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Directory of Mark Twain's maxims, quotations, and various opinions:

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CECIL RHODES

I know quite well that whether Mr. Rhodes is the lofty and worshipful patriot and statesman that multitudes believe him to be, or Satan come again, as the rest of the world account him, he is still the most imposing figure in the British empire outside of England. When he stands on the Cape of Good Hope, his shadow falls to the Zambesi. He is the only colonial in the British dominions whose goings and comings are chronicled and discussed under all the globe's meridians, and whose speeches, unclipped, are cabled from the ends of the earth; and he is the only unroyal outsider whose arrival in London can compete for attention with an eclipse.
- Following the Equator
Rhodes
Cecil John Rhodes
South African statesman
1853-1902

...he wants the earth and wants it for his own, and that the belief that he will get it and let his friends in on the ground floor is the secret that rivets so many eyes upon him and keeps him in the zenith where the view is unobstructed.
- Following the Equator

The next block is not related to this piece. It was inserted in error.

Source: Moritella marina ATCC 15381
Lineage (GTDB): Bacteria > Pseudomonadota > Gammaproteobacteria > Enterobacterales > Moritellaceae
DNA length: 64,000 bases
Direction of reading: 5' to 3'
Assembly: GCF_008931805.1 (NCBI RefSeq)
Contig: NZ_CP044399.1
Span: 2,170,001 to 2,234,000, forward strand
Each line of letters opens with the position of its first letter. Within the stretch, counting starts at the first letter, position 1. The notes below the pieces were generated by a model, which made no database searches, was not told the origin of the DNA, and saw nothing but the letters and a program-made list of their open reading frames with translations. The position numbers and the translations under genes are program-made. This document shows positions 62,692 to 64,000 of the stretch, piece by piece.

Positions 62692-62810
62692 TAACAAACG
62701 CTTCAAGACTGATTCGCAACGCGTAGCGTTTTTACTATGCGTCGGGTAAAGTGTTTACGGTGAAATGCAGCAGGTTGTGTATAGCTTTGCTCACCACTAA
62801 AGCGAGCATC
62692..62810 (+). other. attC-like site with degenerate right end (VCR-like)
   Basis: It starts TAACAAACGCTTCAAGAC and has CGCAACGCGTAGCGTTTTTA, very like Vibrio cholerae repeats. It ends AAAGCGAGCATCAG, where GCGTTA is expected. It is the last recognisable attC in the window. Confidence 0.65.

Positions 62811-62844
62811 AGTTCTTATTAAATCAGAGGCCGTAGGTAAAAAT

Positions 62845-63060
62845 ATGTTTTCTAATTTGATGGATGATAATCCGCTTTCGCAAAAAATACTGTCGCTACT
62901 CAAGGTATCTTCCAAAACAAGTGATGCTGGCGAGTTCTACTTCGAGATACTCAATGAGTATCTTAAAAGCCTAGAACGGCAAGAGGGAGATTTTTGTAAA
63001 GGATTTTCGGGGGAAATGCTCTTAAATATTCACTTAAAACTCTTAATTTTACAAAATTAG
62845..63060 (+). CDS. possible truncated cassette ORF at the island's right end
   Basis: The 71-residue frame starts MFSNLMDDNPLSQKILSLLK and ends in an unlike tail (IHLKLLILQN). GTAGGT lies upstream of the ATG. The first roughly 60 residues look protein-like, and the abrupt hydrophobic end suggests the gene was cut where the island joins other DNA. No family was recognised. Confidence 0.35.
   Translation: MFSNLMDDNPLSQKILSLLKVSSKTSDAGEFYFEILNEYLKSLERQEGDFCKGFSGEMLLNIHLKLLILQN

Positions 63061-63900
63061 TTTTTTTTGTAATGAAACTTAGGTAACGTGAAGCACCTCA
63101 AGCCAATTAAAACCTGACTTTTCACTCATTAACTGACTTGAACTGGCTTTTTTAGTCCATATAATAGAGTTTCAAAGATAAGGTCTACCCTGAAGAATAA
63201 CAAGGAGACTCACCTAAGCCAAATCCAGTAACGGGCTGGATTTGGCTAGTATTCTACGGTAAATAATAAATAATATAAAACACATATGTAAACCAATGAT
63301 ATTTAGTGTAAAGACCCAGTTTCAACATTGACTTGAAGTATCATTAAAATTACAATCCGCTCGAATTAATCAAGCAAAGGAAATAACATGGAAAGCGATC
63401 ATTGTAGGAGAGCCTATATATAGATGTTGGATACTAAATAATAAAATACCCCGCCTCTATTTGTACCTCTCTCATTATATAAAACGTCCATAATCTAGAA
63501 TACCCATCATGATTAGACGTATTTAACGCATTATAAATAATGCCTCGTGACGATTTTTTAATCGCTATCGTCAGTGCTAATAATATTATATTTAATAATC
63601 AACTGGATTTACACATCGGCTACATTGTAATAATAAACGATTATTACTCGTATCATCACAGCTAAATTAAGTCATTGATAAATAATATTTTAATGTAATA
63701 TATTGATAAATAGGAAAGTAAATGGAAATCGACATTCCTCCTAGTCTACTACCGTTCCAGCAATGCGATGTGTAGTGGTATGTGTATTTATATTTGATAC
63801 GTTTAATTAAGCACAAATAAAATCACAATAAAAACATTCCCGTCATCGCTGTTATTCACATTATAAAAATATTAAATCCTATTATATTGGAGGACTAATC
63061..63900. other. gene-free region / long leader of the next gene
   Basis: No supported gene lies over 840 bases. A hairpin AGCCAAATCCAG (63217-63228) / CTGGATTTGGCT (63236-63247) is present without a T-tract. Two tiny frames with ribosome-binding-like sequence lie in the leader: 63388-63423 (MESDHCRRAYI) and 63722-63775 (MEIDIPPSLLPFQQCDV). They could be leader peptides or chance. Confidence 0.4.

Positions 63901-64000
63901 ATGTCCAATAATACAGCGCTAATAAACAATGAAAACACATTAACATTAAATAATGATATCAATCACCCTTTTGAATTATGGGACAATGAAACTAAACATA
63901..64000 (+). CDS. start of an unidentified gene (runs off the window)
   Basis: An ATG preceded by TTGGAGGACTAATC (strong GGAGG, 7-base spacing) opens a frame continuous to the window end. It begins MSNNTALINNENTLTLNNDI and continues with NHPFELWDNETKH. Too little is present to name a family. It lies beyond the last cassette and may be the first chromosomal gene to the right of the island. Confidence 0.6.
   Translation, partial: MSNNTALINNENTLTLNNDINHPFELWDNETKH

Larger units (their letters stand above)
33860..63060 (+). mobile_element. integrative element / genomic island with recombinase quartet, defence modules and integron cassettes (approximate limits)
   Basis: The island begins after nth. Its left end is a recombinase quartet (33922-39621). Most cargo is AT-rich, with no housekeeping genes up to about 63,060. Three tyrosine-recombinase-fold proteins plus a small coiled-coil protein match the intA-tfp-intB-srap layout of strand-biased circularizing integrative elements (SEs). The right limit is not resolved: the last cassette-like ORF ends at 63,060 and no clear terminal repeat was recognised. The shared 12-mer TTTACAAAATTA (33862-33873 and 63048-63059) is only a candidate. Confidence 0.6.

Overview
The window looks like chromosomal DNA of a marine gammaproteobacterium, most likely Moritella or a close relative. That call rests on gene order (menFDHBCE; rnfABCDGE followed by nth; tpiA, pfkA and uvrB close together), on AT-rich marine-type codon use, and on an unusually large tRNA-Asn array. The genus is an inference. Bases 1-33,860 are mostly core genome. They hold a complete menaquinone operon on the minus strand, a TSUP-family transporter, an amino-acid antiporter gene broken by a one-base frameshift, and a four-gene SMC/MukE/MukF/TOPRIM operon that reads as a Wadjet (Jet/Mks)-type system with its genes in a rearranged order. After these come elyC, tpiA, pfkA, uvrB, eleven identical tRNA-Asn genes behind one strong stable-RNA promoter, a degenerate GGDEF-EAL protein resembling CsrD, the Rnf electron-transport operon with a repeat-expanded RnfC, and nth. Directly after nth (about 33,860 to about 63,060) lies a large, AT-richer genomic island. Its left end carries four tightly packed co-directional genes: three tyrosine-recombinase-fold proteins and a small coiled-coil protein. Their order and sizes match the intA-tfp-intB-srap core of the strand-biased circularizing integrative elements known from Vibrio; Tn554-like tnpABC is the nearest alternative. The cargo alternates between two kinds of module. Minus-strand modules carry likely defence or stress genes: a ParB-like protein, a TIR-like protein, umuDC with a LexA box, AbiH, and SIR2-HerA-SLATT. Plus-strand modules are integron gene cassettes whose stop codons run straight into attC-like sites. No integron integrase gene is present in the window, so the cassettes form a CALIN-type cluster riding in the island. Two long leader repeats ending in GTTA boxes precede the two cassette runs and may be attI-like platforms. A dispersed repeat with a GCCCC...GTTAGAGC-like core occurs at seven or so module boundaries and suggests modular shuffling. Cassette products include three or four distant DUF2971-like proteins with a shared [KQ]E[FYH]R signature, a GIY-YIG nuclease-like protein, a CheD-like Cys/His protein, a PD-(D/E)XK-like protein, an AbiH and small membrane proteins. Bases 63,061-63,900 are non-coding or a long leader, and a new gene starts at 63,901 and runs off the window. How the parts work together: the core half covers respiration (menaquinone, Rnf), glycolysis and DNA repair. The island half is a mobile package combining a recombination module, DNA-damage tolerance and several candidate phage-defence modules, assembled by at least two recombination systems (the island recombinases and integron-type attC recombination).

He raids and robs and slays and enslaves the Matabele and gets worlds of Charter-Christian applause for it. He has beguiled England into buying Charter waste paper for Bank of England notes, ton for ton, and the ravished still burn incense to him as the Eventual God of Plenty. He has done everything he could think of to pull himself down to the ground; he has done more than enough to pull sixteen common-run great men down; yet there he stands, to this day, upon his dizzy summit under the dome of the sky, an apparent permanency, the marvel of the time, the mystery of the age, an Archangel with wings to half the world, Satan with a tail to the other half.

I admire him, I frankly confess it; and when his time comes I shall buy a piece of the rope for a keepsake.
- Following the Equator

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